Monday, November 07, 2005

Negotiating With Hideki

I knew I’d run into this rut sooner or later, and it is only logical that it would come on the eve of the GM meetings. There’s just nothing to talk about. Everything is up in the air at this point, including the negotiations on Hideki Matsui’s new contract, which must be done by November 15th for those of you not following the issue.

There is no ostensible reason why this deal won’t get done. Matsui wants the Yankees, the Yankees want Matsui. But there are always snags here and there that one side is not willing to budge on, and that’s what leads to stalemates and free agency. There is still a week and a day to consummate the deal, and that leaves plenty of time to work out any potential kinks in the rope.

There have been some numbers discussed in the media: 3 years, $36 mil on the Yankees front, 4 years $48 mil from the Matsui/Tellem camp. In fact, at this point I would find it highly unlikely that Matsui takes anything less than four years, considering the leverage they have in negotiations. I also think that the $12 mil/year price tag may be on the rise over the next week.

So what if a deal cannot be reached? This is the first time I’ve asked the question, since I thought it was a slam dunk for both sides. Even yet, there aren’t any obstacles that have made their way into the multitude of New York tabloids, so we can just assume that things, at the very least, aren’t going badly. But thinkm back to 2003 when news of the A-Rod trade didn’t hit the wire until it was being sent to the Commissioner’s Office for approval.

Don’t get me wrong; I want Matsui back in pinstripes. There is no option, either via trade or free agency, that is more appealing than simply giving Hideki what he wants. Sure, he saw a decline in walks (and therefore OBP) and home runs (and therefore slugging percentage) in 2005, but that doesn’t tell the whole story. He posted a career high in hits with 192 (and therefore BA with .305), doubles with 45, and RBI with 116, to go with a career low in strikeouts, 78, which is amplified by a career high in plate appearances (703).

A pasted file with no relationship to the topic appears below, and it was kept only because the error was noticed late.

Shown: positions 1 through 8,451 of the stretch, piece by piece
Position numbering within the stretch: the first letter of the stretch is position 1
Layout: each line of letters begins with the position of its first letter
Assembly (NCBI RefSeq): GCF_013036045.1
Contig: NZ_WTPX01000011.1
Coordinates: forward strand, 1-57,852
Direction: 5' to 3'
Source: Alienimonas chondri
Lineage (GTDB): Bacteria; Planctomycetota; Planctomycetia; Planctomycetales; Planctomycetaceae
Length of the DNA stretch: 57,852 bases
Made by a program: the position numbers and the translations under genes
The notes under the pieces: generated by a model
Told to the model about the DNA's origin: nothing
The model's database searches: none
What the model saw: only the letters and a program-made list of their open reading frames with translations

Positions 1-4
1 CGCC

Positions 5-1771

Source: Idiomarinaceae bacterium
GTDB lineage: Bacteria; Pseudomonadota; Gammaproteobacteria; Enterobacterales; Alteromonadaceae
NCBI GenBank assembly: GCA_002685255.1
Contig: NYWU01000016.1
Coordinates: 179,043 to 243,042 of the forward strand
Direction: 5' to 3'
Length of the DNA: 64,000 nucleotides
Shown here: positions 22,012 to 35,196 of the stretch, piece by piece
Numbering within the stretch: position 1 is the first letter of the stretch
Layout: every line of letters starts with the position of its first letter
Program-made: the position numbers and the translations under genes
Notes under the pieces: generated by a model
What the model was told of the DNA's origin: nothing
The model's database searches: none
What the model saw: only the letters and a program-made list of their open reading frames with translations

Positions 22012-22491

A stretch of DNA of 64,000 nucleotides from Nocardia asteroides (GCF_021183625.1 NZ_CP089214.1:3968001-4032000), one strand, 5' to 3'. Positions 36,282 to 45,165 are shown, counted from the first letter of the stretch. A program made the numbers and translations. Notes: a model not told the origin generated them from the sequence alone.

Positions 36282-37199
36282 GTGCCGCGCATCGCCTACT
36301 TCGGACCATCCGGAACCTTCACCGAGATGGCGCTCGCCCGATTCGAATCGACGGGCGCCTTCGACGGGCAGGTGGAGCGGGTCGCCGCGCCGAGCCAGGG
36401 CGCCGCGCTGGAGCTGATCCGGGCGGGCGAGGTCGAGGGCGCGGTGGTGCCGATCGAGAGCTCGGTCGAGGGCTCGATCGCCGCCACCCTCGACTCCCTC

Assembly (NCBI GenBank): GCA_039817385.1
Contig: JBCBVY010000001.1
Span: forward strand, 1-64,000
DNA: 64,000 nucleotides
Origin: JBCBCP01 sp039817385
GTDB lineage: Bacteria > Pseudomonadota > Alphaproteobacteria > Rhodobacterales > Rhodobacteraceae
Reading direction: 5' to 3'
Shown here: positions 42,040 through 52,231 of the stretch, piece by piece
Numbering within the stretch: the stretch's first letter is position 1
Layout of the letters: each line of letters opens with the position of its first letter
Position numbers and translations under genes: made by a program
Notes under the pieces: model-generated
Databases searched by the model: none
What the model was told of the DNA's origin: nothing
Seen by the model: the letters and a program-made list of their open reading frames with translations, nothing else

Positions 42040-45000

He also posted well above the league average (park adjusted, coming from baseball-reference.com) in average – .305 vs. .272 – OBP – .367 vs. .335 – and slugging percentage – .496 vs. .431. So maybe he won’t be socking dingers at a 50 per season clip like he did in Japan, but he’s still a pure hitter who is invaluable in the lineup.

Another aspect that is rarely discussed is how Matsui hit at certain spots in the batting order. Of course, any argument made here is weakened because usually there is a small sample size. But he had 327 at bats in the five hole, posting averages of .333/.397/.557 while hitting .275/.340/.430 elsewhere in the order (302 AB). And while we’re discussing splits, it is also of note to mention his .321/.395/.557 averages at home.

This could all work against the Yankees, however. Since Hideki has been so stellar in his tenure with the Yankees, he and Tellem have the leverage like Gheorghe Muresan over Joe Pesci in an arm wrestling match. Cashman says that this year is going to be different for the Yankees in terms of handing out contracts, and if they’ve learned anything over the years it’s that giving out long term deals to guys on the wrong side of 30 is risky business. Given a four-year deal, Matsui would be 35 when it expired, which actually isn’t terrible considering the buzz about Brian Giles, who turns 35 in January.